PR and communications experts reveal how companies can level up their internal comms to keep employees happy and engaged


Companies can no longer ignore boosting employee communications.

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  • The Black Lives Matter protests and pandemic are pushing executives to think more critically about how they communicate with employees internally.
  • Experts suggested leadership, internal comms, and HR listen and show empathy, utilize tools for engagement, ensure supervisors communicate relevant information directly to their employees, and connect external marketing messages with internal values.
  • “That shield companies hid behind is gone,” Norma Romero-Mitchell, founder of benefits consulting firm Benefits Plus, said. “All this has exposed vulnerabilities that have been going on for so long. People internally and externally are demanding change. I think it’s a beautiful thing, because this has been long overdue.”
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In late May, as Black Lives Matter protests roiled the nation, executives at one financial services conglomerate went from calling the killing of George Floyd “terrible events” to condemning it as a murder within one week. Then, in a series of virtual town halls that featured Black executives sharing their personal experiences, the firm’s top leaders pledged to fight against systemic racism. 

The shift from a vague statement to meetings focused on racism was the result of scores of conversations and drafts exchanged between division heads, internal communications, public relations leads, HR executives, and employees. But as the Black employees spoke about their fear of violence and personal encounters with racism, with tears flowing at times, another shift occurred.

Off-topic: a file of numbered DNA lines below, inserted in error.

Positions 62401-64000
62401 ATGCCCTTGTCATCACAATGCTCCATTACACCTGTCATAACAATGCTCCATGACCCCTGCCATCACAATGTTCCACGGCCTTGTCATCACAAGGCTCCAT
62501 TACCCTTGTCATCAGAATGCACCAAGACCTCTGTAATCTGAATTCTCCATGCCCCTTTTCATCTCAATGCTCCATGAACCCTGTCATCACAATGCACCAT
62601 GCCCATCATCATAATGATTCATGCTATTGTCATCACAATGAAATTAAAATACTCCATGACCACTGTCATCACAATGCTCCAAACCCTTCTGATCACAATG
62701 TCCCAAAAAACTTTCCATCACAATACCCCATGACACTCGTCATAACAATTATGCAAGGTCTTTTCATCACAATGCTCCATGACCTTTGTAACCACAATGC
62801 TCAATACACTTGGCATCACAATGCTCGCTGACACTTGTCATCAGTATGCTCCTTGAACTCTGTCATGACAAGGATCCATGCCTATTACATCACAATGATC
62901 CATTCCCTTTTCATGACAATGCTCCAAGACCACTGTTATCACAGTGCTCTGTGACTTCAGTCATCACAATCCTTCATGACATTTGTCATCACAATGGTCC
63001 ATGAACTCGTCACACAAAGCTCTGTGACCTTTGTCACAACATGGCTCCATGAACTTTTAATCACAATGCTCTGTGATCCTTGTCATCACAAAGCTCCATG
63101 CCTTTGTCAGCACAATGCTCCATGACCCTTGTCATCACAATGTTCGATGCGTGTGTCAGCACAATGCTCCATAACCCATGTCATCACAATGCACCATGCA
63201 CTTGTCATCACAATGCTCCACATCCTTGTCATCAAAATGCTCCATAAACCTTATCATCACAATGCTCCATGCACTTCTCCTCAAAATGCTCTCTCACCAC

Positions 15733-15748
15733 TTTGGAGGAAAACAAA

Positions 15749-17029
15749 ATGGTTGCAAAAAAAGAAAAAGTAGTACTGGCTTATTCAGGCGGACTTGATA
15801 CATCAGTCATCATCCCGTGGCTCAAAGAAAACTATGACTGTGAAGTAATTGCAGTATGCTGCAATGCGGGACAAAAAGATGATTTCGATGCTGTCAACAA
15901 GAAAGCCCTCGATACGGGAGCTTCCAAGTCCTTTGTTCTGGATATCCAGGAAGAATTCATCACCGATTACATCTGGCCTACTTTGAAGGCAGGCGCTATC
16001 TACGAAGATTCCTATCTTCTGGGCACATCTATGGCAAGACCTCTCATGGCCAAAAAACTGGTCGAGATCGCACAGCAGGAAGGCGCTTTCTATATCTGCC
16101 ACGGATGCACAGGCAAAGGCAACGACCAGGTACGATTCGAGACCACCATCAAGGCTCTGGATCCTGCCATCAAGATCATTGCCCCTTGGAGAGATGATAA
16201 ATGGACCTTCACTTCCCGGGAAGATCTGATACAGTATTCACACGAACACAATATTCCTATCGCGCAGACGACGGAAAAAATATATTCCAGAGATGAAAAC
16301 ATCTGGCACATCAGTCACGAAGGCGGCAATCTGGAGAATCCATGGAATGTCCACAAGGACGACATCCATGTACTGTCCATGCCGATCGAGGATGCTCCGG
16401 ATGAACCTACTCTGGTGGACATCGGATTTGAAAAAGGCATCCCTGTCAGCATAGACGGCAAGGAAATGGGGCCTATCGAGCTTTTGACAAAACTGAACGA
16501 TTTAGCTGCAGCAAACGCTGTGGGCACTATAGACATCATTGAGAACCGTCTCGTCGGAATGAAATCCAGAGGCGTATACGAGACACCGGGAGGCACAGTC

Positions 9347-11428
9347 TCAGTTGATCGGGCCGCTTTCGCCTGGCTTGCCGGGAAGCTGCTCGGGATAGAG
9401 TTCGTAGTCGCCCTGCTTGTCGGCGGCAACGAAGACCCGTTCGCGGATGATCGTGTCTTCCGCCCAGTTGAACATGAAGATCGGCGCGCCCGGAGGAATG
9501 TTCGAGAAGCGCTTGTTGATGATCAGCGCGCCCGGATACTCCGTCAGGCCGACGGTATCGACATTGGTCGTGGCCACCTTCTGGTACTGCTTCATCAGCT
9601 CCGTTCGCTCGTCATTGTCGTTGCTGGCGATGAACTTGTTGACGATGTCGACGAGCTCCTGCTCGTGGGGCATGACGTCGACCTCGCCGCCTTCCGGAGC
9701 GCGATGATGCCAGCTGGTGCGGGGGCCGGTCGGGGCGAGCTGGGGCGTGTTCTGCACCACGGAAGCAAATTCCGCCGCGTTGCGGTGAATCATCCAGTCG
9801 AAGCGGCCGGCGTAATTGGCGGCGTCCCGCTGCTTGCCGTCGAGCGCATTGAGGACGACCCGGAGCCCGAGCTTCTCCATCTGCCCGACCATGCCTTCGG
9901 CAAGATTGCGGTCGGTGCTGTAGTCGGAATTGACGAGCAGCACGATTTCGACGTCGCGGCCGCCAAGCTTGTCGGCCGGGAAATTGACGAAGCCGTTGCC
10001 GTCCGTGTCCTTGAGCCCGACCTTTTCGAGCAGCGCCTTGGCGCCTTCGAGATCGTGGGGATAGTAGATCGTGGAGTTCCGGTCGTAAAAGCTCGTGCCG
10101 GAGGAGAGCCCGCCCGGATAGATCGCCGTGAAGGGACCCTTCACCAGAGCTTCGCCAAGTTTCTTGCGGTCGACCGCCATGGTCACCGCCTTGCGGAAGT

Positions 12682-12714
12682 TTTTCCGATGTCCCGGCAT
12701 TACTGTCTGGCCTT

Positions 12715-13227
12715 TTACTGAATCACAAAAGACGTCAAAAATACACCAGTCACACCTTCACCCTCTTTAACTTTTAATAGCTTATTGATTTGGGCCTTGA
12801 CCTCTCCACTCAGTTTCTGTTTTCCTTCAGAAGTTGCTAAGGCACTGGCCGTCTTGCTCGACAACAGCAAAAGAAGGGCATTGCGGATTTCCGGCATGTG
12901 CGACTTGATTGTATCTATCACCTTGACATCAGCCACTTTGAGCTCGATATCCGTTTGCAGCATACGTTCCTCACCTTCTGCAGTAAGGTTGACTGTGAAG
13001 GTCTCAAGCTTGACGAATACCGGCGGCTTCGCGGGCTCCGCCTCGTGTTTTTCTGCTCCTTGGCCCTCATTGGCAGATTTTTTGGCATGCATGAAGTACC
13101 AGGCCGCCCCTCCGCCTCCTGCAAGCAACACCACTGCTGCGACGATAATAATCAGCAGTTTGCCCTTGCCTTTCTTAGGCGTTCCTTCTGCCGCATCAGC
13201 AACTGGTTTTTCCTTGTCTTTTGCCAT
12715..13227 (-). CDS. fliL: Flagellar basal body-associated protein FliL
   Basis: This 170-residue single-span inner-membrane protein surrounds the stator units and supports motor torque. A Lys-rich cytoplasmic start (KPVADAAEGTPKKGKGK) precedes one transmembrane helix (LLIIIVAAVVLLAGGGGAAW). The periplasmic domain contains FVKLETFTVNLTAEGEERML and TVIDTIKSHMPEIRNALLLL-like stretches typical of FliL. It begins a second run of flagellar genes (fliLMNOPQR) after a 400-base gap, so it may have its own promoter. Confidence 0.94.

“To hear from a Black person you work with every day that now she is terrified for her son to be out after dark, suddenly, the way you think changes,” said a white executive present at the town halls, who asked not to be identified because they were not authorized to speak publicly on these matters. “The unfiltered sharing — it has been extraordinary. And it has helped.”  

That one firm’s experience illustrates an oft-repeated sentiment in communication circles. That employee communications — a subset of internal communications, which touches such other groups as suppliers, contractors, executives — is at a pivotal moment.

“Suddenly, employee communications is seen as a higher value function in the organization by company leaders,” said Shel Holtz, a communications practitioner of more than 40 years. “Communications plays a huge role in driving employee engagement, and engagement drives productivity. If we can increase the number of employees actively engaged, that serves the organization well.”

Shel Holtz.

Shel Holtz

While the spotlight on employee communications may be new, the forces pushing the function to a higher level at more organizations have been present for years. Digital tools, the war for talent, social media, social movements, employee expectations, and brand storytelling are among those forces. 

“The employee experience is the number one priority for HR leaders, and communication is a key component of all of that — especially now,” said Antonio Poglianich, a partner at Mercer, a New York-based HR consultancy. “Organizations that neglect to pay attention to ensuring that their internal employee communications truly align with how they’re behaving externally will be left behind.”

As many businesses reopen with eyes fixed on re-evaluating their businesses, employee communications must remain a top priority. Experts offered advice for companies to communicate going forward in the new economy.

Listen and show empathy

“You have to listen to what employees say to you, understand what you’re hearing, and be mindful of what you say to employees,” Poglianich said.

Antonio Poglianich.


When speaking about the economic realities of the pandemic, for example, many companies had to discuss the possibility of layoffs and furloughs that were on employees’ minds.